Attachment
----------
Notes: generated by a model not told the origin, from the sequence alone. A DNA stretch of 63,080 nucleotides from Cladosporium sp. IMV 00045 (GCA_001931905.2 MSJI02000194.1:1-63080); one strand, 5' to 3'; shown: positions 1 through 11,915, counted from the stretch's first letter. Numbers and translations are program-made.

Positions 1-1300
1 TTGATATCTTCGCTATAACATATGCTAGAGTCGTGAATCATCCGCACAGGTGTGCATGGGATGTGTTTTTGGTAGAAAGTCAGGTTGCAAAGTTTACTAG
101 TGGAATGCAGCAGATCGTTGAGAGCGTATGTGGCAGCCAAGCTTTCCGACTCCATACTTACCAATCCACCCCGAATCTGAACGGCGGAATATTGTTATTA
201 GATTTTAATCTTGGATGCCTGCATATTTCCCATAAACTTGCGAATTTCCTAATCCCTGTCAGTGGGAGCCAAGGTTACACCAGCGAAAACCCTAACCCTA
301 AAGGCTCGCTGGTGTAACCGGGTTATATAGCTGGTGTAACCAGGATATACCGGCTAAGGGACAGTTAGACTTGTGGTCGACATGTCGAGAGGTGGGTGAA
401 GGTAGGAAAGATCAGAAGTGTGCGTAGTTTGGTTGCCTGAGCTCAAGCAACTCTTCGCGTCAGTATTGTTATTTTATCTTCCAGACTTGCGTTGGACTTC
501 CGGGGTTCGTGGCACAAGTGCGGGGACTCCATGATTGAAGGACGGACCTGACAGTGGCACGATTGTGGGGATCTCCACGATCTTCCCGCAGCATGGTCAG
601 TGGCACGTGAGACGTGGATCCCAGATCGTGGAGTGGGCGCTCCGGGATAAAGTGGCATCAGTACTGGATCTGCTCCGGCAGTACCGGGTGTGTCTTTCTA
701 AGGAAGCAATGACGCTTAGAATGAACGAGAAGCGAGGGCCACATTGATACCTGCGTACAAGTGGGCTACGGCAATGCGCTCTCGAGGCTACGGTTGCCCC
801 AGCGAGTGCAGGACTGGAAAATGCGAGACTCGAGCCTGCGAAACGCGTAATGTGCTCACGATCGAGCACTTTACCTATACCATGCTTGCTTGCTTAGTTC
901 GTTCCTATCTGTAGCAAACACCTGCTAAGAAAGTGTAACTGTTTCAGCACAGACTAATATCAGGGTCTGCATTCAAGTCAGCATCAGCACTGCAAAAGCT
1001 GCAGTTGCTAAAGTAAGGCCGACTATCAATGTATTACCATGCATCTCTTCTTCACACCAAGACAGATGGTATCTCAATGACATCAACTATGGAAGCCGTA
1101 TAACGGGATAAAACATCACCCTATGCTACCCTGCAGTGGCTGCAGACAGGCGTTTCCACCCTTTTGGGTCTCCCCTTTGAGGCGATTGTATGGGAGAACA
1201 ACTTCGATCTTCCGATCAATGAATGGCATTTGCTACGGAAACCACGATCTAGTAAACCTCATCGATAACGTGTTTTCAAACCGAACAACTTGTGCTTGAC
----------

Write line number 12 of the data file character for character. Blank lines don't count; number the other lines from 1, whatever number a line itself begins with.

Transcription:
901 GTTCCTATCTGTAGCAAACACCTGCTAAGAAAGTGTAACTGTTTCAGCACAGACTAATATCAGGGTCTGCATTCAAGTCAGCATCAGCACTGCAAAAGCT